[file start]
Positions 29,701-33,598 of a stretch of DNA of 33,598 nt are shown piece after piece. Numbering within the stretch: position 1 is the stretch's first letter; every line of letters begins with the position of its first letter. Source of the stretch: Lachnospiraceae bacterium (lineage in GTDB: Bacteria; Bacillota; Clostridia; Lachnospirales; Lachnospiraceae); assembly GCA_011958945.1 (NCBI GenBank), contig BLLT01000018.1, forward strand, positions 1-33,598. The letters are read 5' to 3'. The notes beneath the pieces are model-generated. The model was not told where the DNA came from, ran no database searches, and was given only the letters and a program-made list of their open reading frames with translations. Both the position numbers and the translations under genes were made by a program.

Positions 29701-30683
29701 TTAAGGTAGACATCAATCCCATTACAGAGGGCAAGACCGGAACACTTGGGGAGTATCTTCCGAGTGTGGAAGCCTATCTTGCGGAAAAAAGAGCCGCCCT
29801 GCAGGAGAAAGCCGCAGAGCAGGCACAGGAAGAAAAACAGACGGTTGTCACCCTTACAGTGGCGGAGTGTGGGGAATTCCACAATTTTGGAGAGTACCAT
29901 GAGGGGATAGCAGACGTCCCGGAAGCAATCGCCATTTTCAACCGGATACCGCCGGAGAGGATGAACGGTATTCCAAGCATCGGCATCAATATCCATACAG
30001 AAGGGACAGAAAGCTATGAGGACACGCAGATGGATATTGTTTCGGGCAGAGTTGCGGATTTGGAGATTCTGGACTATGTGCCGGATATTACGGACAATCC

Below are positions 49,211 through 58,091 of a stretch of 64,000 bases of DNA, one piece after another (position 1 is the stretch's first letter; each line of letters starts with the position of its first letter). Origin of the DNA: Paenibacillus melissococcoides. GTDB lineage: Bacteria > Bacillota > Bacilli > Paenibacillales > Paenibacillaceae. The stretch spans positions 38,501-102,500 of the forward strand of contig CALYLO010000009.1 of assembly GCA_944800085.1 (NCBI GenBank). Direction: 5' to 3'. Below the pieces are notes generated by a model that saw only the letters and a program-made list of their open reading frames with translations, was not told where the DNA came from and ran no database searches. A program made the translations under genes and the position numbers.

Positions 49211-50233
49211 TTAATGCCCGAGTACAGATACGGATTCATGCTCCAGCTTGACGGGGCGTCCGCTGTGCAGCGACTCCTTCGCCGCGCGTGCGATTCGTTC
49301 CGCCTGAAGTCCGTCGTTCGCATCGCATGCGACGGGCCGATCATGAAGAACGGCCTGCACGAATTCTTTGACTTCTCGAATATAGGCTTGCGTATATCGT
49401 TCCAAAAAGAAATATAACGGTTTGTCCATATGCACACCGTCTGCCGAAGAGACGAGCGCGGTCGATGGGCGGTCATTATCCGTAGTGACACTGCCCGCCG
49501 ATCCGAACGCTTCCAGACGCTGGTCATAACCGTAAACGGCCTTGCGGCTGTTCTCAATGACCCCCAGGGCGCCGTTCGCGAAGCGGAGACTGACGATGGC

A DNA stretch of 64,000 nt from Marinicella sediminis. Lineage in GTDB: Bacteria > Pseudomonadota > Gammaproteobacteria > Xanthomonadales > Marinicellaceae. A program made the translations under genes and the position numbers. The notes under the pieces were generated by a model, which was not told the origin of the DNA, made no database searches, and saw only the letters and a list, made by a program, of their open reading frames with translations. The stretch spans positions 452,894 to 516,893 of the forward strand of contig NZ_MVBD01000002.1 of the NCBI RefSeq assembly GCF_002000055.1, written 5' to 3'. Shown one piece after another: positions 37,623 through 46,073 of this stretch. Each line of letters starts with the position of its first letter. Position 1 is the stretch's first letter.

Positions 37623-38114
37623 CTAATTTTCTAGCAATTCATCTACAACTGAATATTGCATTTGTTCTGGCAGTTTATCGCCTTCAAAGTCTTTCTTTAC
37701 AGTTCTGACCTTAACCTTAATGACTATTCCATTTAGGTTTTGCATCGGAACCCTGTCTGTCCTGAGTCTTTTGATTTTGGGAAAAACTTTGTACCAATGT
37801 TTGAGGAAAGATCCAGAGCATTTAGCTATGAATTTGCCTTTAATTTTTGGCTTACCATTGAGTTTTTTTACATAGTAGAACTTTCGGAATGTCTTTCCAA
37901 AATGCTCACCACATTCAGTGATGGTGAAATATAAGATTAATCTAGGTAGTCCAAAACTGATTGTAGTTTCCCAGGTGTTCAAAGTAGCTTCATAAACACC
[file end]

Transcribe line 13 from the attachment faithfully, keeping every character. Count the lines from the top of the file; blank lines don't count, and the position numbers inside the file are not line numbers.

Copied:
A DNA stretch of 64,000 nt from Marinicella sediminis. Lineage in GTDB: Bacteria > Pseudomonadota > Gammaproteobacteria > Xanthomonadales > Marinicellaceae. A program made the translations under genes and the position numbers. The notes under the pieces were generated by a model, which was not told the origin of the DNA, made no database searches, and saw only the letters and a list, made by a program, of their open reading frames with translations. The stretch spans positions 452,894 to 516,893 of the forward strand of contig NZ_MVBD01000002.1 of the NCBI RefSeq assembly GCF_002000055.1, written 5' to 3'. Shown one piece after another: positions 37,623 through 46,073 of this stretch. Each line of letters starts with the position of its first letter. Position 1 is the stretch's first letter.